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I’ve got here a variety of boats here foryou to see the differences between one rowing boat and another. No boat can do everything just like no carcan do everything. This boat is a lot wider and shorter thanthis boat which is very long and thin. So this is like your Grand Prix racing car,it’s a racing boat, it’s my racing boat. And it’s very slim, very unstable, impossibleto learn to scull in. It’s impossible even to sit in this boaton the water without oars.

Now the boat like the Yole here, you could stand up in this boat, turn around,stand on your head, without oars in it at all. So this is a stable boat, okay? The Turbos have an advantage which I willexplain to you. You can stand in the bottom of the boat whenyou get in and out. Why is that important? Well, it affects how stable it feels.

This is below the water line so when you getin it feels stable. You’re standing underneath the point aroundwhich it tips. That’s not the case with a racing boat. Let me show you. In a racing boat, you never stand on the hullin the bottom of the boat because it’s too fragile, and you have to stand here and this is abovethe tipping point. So as soon as you stand in a racing boat itfeels really scary and you get

white knuckle syndrome. So, this is not the way to learn. All the boats here have got outriggers, OK? And this is so that we could make the boatslimmer and that makes it faster than if you had tohave the boat as wide as this. The distance between the gates is the sameon all of the boats. Here the outrigger is attached by nuts andbolts. Here the outrigger on this boat is attachedby clips, which are very quick to use.

And this outrigger, this is a very interestingboat, slides forwards and backwards. All the boats have got sliding gear, some means of sliding forwards and backwardsso that you can bend your legs and use your whole body to get more power out of the body. And all the boats have got something for youto press your feet against. This is called a stretcher. All of these boats are unsinkable. That’s to say, they’re full of air andyou could throw as much water over them as

you like and they won’t sink because theyhave builtin buoyancy. This whole space here is sealed and no aircan get in or out of that and no water can get in or out. This is the same but you can see it’s alot bigger, wider, more volume. What’s the difference? Well, if you were to row this through a wavethat was only this high, then, this boat, the cockpit would fill with water and you’dhave wet feet. And this boat would just simply ride overthe top of it.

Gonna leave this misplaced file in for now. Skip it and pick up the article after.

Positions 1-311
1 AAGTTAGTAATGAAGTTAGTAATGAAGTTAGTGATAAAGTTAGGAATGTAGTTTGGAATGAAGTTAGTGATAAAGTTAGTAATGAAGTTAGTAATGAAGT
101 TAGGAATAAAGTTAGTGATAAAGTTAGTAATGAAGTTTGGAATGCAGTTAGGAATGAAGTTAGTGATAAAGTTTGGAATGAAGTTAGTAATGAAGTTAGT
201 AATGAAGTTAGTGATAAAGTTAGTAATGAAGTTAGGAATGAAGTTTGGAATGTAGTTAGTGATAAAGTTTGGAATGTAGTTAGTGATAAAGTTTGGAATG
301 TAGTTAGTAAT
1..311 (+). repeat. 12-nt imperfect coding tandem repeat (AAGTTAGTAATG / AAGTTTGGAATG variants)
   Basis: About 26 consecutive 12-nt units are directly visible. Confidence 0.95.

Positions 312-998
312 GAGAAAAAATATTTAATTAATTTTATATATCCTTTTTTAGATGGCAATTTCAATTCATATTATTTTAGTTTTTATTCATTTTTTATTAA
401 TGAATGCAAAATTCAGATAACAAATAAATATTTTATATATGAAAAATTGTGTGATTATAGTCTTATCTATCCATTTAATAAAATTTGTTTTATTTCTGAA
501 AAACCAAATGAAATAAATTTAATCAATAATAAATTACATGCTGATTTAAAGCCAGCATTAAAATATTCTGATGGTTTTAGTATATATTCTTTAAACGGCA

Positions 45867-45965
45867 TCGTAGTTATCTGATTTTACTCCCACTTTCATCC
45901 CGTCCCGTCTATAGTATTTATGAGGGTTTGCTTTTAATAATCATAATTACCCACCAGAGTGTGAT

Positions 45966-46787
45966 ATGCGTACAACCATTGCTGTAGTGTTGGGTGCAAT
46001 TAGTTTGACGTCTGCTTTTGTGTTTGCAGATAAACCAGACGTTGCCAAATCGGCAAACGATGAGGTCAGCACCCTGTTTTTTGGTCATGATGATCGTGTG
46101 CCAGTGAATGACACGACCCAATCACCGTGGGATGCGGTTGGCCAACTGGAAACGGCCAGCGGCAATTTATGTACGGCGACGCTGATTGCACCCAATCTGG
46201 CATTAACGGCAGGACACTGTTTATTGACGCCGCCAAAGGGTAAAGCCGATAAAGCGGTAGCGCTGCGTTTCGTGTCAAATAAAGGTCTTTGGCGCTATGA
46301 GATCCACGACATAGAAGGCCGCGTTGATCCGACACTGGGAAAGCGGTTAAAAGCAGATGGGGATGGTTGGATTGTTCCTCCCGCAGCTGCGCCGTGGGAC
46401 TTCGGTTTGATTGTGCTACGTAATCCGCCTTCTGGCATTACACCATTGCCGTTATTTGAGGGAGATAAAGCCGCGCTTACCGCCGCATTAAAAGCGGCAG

Craft in America Industry

gt;gt; ♪ I DON’T WANT NOBODY… ♪gt;gt; WE BEEN SELLING QUILTS NOW FOR A LONG TIME, AND THAT MADEEVERYTHING BETTER. gt;gt; ONE OF MY PASSIONS ISKEEPING THIS SHOP ALIVE. gt;gt; MACHINES HELP US, BUT THAT’SNOT THE ONLY THING. THERE’S ALWAYS A HUMAN CONNECTED TO THEMACHINE. gt;gt; ARTISTS ARE RESPONSIBLE FORPRODUCING THEIR WORK, MARKETING THEIR WORK, SELLING THEIR WORK. THAT IS NOT DIFFERENT THAN ABUSINESS.

gt;gt; HANDMADE GOODS AREABSOLUTELY IMPACTING THE NATIONAL ECONOMY. gt;gt; ♪ ‘TIS A GIFT TO BE SIMPLE’TIS A GIFT TO BE FREE ‘TIS A GIFT TO COME DOWNWHERE YOU OUGHT TO BE AND WHEN YOU FIND YOURSELFIN THE PLACE JUST RIGHT ‘TWILL BE IN THE VALLEYOF LOVE AND DELIGHT ♪ gt;gt; WHEN I STARTED MAKING QUILTSIN 1979, I CONCEIVED OF THE IDEA OF BECOMING APROFESSIONAL, AND I THOUGHT, quot;I

KNOW. I’LL HAVE A BUSINESS CARDPRINTED UP THAT SAYS JOE CUNNINGHAM, PROFESSIONALQUILTMAKER,quot; AND NOBODY CAN PROVE THAT YOU’RE NOT APROFESSIONAL QUILTMAKER. THAT’S THE GREAT THING ABOUT IT, ANDTHE NEXT THING YOU KNOW, PEOPLE IN TOWN, THEY STARTED HIRING METO GIVE TALKS. THEN THERE WERE THESE QUILT GUILDS FORMING. AT THE TIME, I COULD GET TOKNOWI COULD WORK AT ONE OF THE BIG CONFERENCES AND MEETTHE OTHER DOZEN PROFESSIONAL

QUILTMAKERS IN THE COUNTRY. NOWIT’S A $4.5 BILLION ANNUAL INDUSTRY, AND THERE’S THOUSANDSOF PROFESSIONAL QUILTMAKERS IN MANY DIFFERENT CAPACITIES. IT’SA HUGE INDUSTRY. SO MY PART OF THE INDUSTRY IS THAT. I’M ATEACHER, A LECTURER, AND A QUILTMAKER, AND OCCASIONALLY ISELL QUILTS SOMETIMES TO MUSEUMS AND TO PEOPLE. MY IDEASCOME FROM MY WHOLE LIFE, FROM EVERYTHING I’VE EVER SEEN,EVERYTHING I’VE EVER READ, BUT ALSO OLD QUILTS.

THE WAY I MADE THIS QUILT ISPRETTY TYPICAL OF A LOT OF MY QUILTS, WHICH IS I HAD NO IDEA. I DIDN’T KNOW WHAT I WAS GOINGTO DO. SO I TOOK MY ROTARY CUTTER AND A PIECE OF THISSHIRTING, AND THEN I STARTED CUTTING SOME OTHER STUFF UP ANDADDING IT TO THAT AND WONDERING WHAT WOULD HAPPEN IF I DID THATAGAIN, CUTTING UP THE PINK AND SEWING IT TOGETHER SO THAT THELINES MEET IN DIFFERENT WAYS, AND I JUST PATCHED THIS VAGUELINE ACROSS HERE, AND THEN I

REALIZED THAT IT WAS ALANDSCAPE. quot;OH, IT’S A LANDSCAPE!quot; SO I PUT MYVANISHING POINT ON, AND I PUT SOME CLOUDS ON. THEN I QUILTEDIT WITH CLOUDS. HANDQUILTING WAS THE FIRSTPART OF THE PROCESS THAT I LEARNED HOW TO DO, AND IT’SSTILL MY FAVORITE. WHEN I SIT IN MY STUDIO AND I QUILTSOMETHING BY HAND, I OFTEN WILL NOT EVEN HAVE MUSIC ON. I’LLSIT AND ENJOY THE SILENCE FOR 4 OR 5 OR 6 HOURS A DAY. IT MAKESME FEEL WEALTHY. IT MAKES ME

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